Alberta Premier Jason Kenney put his justice minister on the bench last night after a CBC story revealed one of the first things Kaycee Madu did after a traffic cop handed him a $300 distracted driving ticket for talking on his cellular phone as he motored through an Edmonton school zone was to call the city’s chief of police.
“I have spoken with Minister Madu about the March 10 incident reported in the media today,” Mr. Kenney said in a series of tweets published just before 10 p.m. “I conveyed to him my profound disappointment in his decision to contact the Edmonton Police Chief after receiving a ticket for a traffic violation.”
“I will appoint a respected independent investigator to review the relevant facts and to determine whether there was interference in the administration of justice in this case,” the premier said.
“In the interim period, I have asked Minister Madu to step back from his ministerial duties,” Mr. Kenney tweeted. “Minister Sonya Savage will act as Minister of Justice and Solicitor General during Minister Madu’s leave of absence.” (Emphasis added.)
Political Alberta was soon abuzz yesterday after the scoop by CBC reporters Elise von Scheel and Janice Johnston revealed both the distracted driving ticket – a copy of which had somehow made its way into their hands – and the justice minister’s injudicious phone call about it to Police Chief Dale McFee.
In an interview conducted a few days ago, Chief McFee told the reporters, “Minister Madu did contact me via the telephone concerned about a ticket. But just to be very, very clear, he never asked to get out of the ticket.”
The reporters wrote: “The chief said that during the call, Madu, who is Black, expressed concern about people of colour being stopped by police and, separately, political tension with the Lethbridge Police Service.”
While Mr. Madu didn’t respond to the CBC reporters’ calls for a comment, he did publish a statement last night that confirmed their report.
“The officer indicated that he had observed me driving while distracted, alleging that I was on my phone,” said Mr. Madu’s statement. “I disagreed, stating that I was not on my phone, as it was in an inside pocket.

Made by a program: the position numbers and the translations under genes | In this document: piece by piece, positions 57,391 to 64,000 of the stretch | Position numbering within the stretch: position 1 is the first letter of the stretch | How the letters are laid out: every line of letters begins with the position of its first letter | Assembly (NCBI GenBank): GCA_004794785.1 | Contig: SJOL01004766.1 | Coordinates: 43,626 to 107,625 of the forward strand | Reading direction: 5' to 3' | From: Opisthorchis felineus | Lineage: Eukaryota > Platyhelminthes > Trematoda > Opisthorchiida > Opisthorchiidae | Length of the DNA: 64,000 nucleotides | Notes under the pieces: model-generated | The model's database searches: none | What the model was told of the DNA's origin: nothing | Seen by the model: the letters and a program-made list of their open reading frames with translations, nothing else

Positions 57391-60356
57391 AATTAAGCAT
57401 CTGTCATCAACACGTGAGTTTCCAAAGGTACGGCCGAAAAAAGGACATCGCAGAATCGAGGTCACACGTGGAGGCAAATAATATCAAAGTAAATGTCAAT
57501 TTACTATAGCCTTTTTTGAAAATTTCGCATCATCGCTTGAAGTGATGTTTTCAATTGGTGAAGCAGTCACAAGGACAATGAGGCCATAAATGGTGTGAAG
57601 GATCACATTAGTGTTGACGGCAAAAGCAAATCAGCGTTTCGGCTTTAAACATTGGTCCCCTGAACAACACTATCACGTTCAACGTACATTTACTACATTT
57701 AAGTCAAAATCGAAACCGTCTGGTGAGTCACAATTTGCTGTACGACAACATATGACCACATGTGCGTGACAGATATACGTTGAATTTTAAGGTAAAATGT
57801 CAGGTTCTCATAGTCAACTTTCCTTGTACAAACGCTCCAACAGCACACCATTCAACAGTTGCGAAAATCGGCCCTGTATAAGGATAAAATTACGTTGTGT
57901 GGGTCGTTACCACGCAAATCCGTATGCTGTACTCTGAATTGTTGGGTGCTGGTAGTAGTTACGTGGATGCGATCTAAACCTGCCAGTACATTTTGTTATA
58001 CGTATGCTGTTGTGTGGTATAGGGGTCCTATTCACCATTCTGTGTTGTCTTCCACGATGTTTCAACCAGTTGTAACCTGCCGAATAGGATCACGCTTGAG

“Later I spoke to Chief Dale McFee,” he continued. “Due to the timing of the incident, I wanted to ensure that I was not being unlawfully surveilled following the controversy surrounding the Lethbridge Police Service.” (This is a reference to the actions of several Lethbridge officers who illegally stalked former NDP environment minister and Lethbridge MLA Shannon Phillips, apparently because they disagreed with her department’s policy on use of all-terrain vehicles in parks.)
“I also raised concerns about profiling of racial minorities that was in the media at the time,” Mr. Madu’s statement said.
“Chief McFee assured me that that was most definitely not the case, and I accepted him at his word,” he said. “To be abundantly clear, at no point did I request that the ticket be rescinded.” However, he added, he regretted raising the issue.
Many Albertans quickly connected the dots between Mr. Madu’s phone call and the Kenney Government’s plan to eliminate traffic court, and with it the presumption of innocence for driving offences.
As former NDP Calgary MLA Brian Malkinson tweeted soon after the story broke, “I guess this is why he is not worried about getting rid of traffic court. He has got the police chief on speed dial.”
Other social media users pointed out sharply that the United Conservative Party leads a government that wants to create its own Alberta provincial police force, drawing the obvious conclusions.
A Mount Royal University political scientist quoted in the CBC story, Lori Williams, described the call as “entirely inappropriate.”
“I think it’s very important that the government reinforce the importance of that separation between the government and the administration of justice in the province,” she said.
Her fellow Mount Royal political scientist Duane Bratt was more blunt. “Jean Charest resigned in 1990 as Minister of Sport for calling a judge about a case,” he said. “Calling a police chief about a case is very similar. Madu needs to resign, or Kenney has to fire him.”
NDP Justice Critic Irfan Sabir, a lawyer like Mr. Madu and Ms. Savage, quickly reached the same conclusion, calling on the justice minister to resign. “It is wholly unacceptable for the Attorney General to engage with senior law enforcement regarding a penalty levied against him.”
“It is striking that this same minister is in the process of removing Albertans’ ability to challenge traffic tickets without producing $150 with a week’s notice,” Mr. Sabir added. “Madu used his position as minister to initiate this conversation, and regardless of whether he asked the chief to cancel the ticket, it is political interference for him to have discussed it all.”